2001-Thu Sep 20 05:04:55 EDT 2018
Vetstreet. All rights reserved. Powered by Brightspot.
Vetstreet does not provide medical advice, diagnosis, or treatment. See Additional Information ›
When it comes to protecting their yards from squirrels, many dogs see themselves as canine Homeland Security agents. Dogs bred to flush small animals are especially inclined to this behavior. Our Wire Fox Terrier, Scooter, was notorious for patrolling the fence line, even though she was more likely to befriend any squirrel she caught, rather than harm or kill it.
For some dogs, though, chasing after small animals can be a safety hazard. I worked with a Beagle named Gus who became obsessed with sniffing out the trail of a squirrel, pursuing it even hours after it had passed through the yard. Despite reinforced and seemingly secure fencing, Gus would find his way out of his yard to pursue to the squirrel. His escapes and his single-minded focus on tracking the intruder worried his family. Dogs like Scooter and Gus, who cannot seem to resist the urge to stalk squirrels, need other outlets to channel their predatory and chase behavior.
There are a few ways to redirect your dog’s attention away from the squirrels — your success may depend on what it is about the squirrels that intrigues your dog (is it their scent or their presence?). I suggest you try several — or all — of these methods and see what works best. And consider keeping your dog close to you on leash in the beginning to help him stay focused and not be tempted by the squirrels.
Scent games are one way to redirect your dog’s desire to pursue interesting smells. One easy scenting game is “find it,” which redirects the dog’s seeking behavior away from the squirrels and toward toys and food items. A simple version of “find it” is to scatter kibble in the grass and let your dog search for it. This gives him an opportunity to hunt for his meal, and use his seeking and sniffing skills. "Find it" challenges your dog mentally and physically — and he is rewarded for his hard work with a delicious meal. Doing this task once or twice a day during mealtime can help channel your dog’s energy and focus away from the squirrels, and give him something else to do when he's out in your yard.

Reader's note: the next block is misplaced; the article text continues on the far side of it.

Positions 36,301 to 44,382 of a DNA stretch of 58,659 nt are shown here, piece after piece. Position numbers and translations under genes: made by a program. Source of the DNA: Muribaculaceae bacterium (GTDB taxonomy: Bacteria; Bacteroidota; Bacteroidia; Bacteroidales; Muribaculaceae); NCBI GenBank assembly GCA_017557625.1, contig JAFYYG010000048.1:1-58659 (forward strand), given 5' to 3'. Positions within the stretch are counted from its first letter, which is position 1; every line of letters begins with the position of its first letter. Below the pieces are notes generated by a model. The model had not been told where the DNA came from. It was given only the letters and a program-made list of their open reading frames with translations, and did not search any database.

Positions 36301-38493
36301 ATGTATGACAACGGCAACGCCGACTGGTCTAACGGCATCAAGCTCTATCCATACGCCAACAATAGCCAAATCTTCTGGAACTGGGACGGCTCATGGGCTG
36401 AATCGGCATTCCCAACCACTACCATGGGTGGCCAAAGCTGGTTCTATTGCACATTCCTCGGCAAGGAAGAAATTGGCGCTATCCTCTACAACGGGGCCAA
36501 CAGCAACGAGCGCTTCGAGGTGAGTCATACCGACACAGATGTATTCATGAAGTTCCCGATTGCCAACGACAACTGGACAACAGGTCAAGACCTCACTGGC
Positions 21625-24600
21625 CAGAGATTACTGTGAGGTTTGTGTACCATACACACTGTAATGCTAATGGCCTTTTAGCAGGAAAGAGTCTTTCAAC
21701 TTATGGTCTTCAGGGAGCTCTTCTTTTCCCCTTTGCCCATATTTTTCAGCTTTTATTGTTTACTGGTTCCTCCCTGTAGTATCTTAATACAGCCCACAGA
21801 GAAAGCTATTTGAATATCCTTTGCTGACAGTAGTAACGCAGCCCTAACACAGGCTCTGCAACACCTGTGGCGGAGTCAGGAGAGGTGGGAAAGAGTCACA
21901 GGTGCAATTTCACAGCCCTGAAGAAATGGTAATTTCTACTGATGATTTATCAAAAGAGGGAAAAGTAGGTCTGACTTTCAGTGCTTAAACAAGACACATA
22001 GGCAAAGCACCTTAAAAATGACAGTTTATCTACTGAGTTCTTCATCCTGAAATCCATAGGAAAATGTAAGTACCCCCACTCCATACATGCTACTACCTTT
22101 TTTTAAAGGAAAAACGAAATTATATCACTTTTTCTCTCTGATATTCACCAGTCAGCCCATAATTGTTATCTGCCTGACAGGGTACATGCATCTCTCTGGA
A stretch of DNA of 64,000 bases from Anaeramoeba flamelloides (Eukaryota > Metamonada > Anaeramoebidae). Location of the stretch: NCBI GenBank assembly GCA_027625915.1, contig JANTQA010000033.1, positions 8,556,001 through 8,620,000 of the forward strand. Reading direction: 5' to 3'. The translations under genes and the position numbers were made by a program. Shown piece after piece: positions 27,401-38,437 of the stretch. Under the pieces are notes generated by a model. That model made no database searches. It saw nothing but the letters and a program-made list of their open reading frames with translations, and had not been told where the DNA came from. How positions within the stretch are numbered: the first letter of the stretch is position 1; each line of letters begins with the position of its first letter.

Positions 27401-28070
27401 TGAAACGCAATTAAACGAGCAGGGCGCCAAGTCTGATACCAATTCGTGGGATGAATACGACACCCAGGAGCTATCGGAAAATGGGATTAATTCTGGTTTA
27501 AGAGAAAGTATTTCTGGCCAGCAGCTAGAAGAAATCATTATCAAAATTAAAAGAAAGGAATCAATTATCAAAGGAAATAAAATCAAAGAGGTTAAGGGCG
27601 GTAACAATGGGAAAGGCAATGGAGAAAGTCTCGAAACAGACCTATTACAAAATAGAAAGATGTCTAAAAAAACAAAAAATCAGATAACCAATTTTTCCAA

Another "find it" game is a kind of modified Easter egg hunt: Have your dog seek toys, food puzzles and chew items that you have hidden in the yard. To encourage your dog to pursue an alternative scent trail, toys can be covered with a game scent purchased at a hunting supply store. Try to choose a scent that your dog is unlikely to find in his normal environment and be aware that these scents are best kept outside.
Like this article? Have a point of view to share? Let us know!
Take our breed quiz to find your next pet.
Bartonella is a type bacteria that can be transmitted to cats, dogs and humans from exposure to infected fleas and…
Want to give your pup yummy, low-calorie treats? We’ve got the skinny on which foods are OK to feed him.
Not sure about food puzzles? Our veterinarian reveals why the payoff for your pet is well worth any extra work.
With these simple dental care tips, you can help keep your canine’s adorable smile shiny and healthy for life.
The friendly and inquisitive LaPerm has an easy-care coat that comes in a variety of colors and patterns.
Check out our collection of more than 250 videos about pet training, animal behavior, dog and cat breeds and more.
Wonder which dog or cat best fits your lifestyle? Our new tool will narrow down more than 300 breeds for you.
If the video doesn't start playing momentarily,
please install the latest version of Flash.
Thank you for subscribing.